The spread of the results in the recently concluded presidential elections in Nigeria are a serious talking issue, I present an analysis of the figures that make a lie of the accepted narrative about Nigeria. This is cross-posted from my blog at http://akinblog.nl
Where we are
There is every need to conduct a thorough analysis of the distribution of votes for the 2011 Presidential Elections held in Nigeria on Saturday, the 16th of April, 2011.
In about 48 hours after the elections the Independent National Electoral Commission had fully collated the results and announced a winner, Dr. Goodluck Ebele Jonathan of the ruling PDP party.
Now, the ruling party has been in power since 1999 and for the previous elections there have been irregularities bordering on the abominable that left Nigeria in shame, voiceless and disgraced as unable to conduct credible elections, talk less of them being free and fair.
With these elections, they are acceptably free, generally fair and credible enough according to many observers and though the opposition parties appear to have their misgivings, those will need to be tested in court if they are to shift any of the results in any considerable direction.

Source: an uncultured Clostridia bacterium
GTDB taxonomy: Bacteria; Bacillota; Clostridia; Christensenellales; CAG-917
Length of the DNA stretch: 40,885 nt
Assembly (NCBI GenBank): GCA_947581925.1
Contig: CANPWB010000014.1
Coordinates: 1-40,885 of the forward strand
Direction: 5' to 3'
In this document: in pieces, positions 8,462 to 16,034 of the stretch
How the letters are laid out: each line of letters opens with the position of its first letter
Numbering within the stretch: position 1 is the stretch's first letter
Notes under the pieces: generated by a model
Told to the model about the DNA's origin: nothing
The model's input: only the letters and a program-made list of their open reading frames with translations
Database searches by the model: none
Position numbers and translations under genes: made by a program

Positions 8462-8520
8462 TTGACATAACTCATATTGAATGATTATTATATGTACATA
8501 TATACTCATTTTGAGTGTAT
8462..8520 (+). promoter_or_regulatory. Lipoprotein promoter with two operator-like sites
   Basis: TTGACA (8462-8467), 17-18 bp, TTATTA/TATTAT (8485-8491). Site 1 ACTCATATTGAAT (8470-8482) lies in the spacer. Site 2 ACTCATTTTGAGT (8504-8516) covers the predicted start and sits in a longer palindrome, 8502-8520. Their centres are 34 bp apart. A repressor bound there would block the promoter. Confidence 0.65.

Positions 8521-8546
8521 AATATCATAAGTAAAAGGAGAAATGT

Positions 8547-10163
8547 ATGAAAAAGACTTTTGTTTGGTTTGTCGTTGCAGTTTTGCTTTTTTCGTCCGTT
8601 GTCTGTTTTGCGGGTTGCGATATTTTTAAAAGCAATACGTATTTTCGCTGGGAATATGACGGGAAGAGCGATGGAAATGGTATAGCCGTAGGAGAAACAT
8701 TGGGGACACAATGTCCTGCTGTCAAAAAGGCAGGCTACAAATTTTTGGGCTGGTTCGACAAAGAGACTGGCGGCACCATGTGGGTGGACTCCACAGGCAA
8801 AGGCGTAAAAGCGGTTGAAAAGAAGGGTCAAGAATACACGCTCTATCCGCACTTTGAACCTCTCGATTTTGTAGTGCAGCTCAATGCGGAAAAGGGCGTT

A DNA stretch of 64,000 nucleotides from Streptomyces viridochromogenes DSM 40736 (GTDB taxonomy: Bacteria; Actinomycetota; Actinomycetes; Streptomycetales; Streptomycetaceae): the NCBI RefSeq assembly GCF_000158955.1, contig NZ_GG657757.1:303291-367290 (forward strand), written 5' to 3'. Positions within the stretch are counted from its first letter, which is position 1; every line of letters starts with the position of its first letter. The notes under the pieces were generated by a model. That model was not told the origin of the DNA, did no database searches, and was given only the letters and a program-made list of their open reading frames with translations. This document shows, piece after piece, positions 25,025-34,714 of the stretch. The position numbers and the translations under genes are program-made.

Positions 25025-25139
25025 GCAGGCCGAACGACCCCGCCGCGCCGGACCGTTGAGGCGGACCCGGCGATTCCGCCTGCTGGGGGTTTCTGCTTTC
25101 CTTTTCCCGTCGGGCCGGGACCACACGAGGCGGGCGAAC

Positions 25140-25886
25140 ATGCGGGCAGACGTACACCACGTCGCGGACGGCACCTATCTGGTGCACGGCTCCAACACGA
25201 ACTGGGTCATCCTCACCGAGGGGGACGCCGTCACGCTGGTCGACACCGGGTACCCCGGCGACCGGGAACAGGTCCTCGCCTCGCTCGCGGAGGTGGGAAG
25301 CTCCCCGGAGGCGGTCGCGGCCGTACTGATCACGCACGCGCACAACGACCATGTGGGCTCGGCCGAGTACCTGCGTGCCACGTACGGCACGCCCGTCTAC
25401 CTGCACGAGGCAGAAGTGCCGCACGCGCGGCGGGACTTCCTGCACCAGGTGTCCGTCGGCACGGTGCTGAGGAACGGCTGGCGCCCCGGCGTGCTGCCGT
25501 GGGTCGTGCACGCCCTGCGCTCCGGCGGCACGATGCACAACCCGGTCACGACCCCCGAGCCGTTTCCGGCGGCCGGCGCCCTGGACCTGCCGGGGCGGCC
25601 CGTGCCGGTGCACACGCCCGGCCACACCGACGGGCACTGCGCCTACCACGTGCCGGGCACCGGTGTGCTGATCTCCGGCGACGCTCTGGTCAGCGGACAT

As the numbers came through, the situation was hijacked by different interests and used to promote agendas inimical to the well-being of Nigeria and Nigerians. People were ready to purvey all sorts of assumptions about tribalism, religion, region and every differentiating element that gives substance that atrocious idea of some Sovereign National Conference.
Nigeria will endure beyond us
In 2014, Nigeria as an entity will be 100 years old, there are few Nigerian living that saw that day, as an independent country, it has existed for 50 years apart from the years of the civil war between 1967 and 1970; we are now 41 years beyond that time with a majority of our estimated 150 million citizens being under the age of 41.